Campus Location

Dallas Campus (Online)

Date of Award


Document Type



Organizational Leadership

Degree Name

Doctor of Education

Committee Chair or Primary Advisor

Sandra Harris

Second Committee Member or Secondary Advisor

Karmyn Downs

Third Committee Member or Committee Reader

Simone Elias


When compared to their peer counterparts, Black male students have a lower college attrition rate. Universities and higher education institutions explore ways to increase the retention and graduation rates for Black male students persisting toward college graduation, and all Black male students need to be included in the dialogue. This qualitative instrumental collective case study explored first-generation Black male college students’ lived experiences that contributed to their persistence toward graduation from Historically Black Colleges and Universities (HBCUs) framed within Tinto’s retention theory (1993). Snowball sampling was used to identify eight first-generation Black male students that were in good academic standing as a sophomore, junior, or senior and are persisting toward completing a bachelor’s degree from an HBCU. In-depth interviews were conducted to explore the academic and social experiences of a specific group of Black male students. The data collected for this study were obtained from eight Black male students currently persisting toward college graduation at an HBCU that aligned with the predetermined participant criteria. The findings suggested that academic and social support systems are critical for the Black male college students’ success at HBCUs. These systems included student services, academic and nonacademic extracurricular organizations, campus environment, mentorship and connections, high school transition, and the ability to navigate the college school system.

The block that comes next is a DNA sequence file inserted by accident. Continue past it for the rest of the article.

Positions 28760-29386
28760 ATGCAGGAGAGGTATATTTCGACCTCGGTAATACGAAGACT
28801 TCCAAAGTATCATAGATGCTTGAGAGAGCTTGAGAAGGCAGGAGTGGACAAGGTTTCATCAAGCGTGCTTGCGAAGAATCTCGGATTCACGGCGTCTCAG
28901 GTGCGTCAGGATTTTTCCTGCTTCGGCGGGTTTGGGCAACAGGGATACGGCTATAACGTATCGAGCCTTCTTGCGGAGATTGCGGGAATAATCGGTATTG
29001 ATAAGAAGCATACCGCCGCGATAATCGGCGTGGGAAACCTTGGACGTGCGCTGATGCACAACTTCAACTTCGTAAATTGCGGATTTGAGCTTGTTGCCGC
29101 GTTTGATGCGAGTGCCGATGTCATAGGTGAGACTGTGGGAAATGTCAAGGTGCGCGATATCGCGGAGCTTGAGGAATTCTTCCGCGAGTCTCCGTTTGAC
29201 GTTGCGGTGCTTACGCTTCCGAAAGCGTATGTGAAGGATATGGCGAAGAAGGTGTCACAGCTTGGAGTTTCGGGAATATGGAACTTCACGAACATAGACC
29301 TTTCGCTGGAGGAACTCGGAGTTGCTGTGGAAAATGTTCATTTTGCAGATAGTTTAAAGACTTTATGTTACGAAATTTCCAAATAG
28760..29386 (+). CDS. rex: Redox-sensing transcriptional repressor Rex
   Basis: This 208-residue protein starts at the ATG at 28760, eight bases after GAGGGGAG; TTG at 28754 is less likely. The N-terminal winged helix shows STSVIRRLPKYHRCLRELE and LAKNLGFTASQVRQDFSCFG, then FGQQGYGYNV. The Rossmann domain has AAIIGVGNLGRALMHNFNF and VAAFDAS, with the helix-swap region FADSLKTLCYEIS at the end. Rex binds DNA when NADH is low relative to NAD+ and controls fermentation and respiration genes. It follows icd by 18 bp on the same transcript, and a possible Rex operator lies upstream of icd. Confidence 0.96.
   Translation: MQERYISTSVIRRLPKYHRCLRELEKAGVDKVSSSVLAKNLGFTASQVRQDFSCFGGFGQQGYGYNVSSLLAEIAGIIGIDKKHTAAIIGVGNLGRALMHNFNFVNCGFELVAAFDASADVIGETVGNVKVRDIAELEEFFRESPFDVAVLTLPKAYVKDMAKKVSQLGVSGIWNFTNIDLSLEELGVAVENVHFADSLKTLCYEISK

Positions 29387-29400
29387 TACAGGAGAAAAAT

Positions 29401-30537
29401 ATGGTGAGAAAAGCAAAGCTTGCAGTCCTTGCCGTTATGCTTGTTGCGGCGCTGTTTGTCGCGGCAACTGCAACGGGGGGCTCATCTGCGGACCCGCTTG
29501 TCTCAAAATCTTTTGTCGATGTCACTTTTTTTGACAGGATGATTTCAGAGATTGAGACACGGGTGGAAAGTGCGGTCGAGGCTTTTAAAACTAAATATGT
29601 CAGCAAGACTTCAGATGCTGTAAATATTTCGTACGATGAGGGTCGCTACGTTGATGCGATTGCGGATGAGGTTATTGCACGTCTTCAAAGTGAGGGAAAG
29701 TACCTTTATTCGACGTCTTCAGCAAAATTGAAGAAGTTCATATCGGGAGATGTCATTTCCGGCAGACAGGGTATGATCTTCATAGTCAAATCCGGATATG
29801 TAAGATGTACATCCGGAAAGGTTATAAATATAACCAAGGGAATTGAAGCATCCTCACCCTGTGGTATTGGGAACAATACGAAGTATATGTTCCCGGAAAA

Creative Commons License

Creative Commons Attribution-Noncommercial-No Derivative Works 4.0 License
This work is licensed under a Creative Commons Attribution-Noncommercial-No Derivative Works 4.0 License.



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